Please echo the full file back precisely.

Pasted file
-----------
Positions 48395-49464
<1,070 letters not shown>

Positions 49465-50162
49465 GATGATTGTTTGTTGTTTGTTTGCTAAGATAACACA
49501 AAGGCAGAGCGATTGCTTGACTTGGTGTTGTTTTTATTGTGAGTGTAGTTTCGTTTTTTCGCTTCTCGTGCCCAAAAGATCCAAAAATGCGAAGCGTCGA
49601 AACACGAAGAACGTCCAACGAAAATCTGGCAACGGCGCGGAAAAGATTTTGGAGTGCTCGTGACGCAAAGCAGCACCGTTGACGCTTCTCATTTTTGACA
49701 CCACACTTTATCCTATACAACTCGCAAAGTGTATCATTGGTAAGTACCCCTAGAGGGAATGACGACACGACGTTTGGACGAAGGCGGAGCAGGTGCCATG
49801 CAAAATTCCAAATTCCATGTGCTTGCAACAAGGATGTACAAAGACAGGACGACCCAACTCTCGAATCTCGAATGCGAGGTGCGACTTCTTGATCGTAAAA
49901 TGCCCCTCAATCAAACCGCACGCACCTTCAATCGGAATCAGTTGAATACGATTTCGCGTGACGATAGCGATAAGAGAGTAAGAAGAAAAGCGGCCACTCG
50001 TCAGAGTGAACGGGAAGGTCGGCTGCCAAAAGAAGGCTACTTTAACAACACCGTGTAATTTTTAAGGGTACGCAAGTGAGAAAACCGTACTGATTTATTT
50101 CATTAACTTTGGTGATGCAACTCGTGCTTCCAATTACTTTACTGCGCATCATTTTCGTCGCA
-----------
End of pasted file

Positions 48395-49464
<1,070 letters not shown>

Positions 49465-50162
49465 GATGATTGTTTGTTGTTTGTTTGCTAAGATAACACA
49501 AAGGCAGAGCGATTGCTTGACTTGGTGTTGTTTTTATTGTGAGTGTAGTTTCGTTTTTTCGCTTCTCGTGCCCAAAAGATCCAAAAATGCGAAGCGTCGA
49601 AACACGAAGAACGTCCAACGAAAATCTGGCAACGGCGCGGAAAAGATTTTGGAGTGCTCGTGACGCAAAGCAGCACCGTTGACGCTTCTCATTTTTGACA
49701 CCACACTTTATCCTATACAACTCGCAAAGTGTATCATTGGTAAGTACCCCTAGAGGGAATGACGACACGACGTTTGGACGAAGGCGGAGCAGGTGCCATG
49801 CAAAATTCCAAATTCCATGTGCTTGCAACAAGGATGTACAAAGACAGGACGACCCAACTCTCGAATCTCGAATGCGAGGTGCGACTTCTTGATCGTAAAA
49901 TGCCCCTCAATCAAACCGCACGCACCTTCAATCGGAATCAGTTGAATACGATTTCGCGTGACGATAGCGATAAGAGAGTAAGAAGAAAAGCGGCCACTCG
50001 TCAGAGTGAACGGGAAGGTCGGCTGCCAAAAGAAGGCTACTTTAACAACACCGTGTAATTTTTAAGGGTACGCAAGTGAGAAAACCGTACTGATTTATTT
50101 CATTAACTTTGGTGATGCAACTCGTGCTTCCAATTACTTTACTGCGCATCATTTTCGTCGCA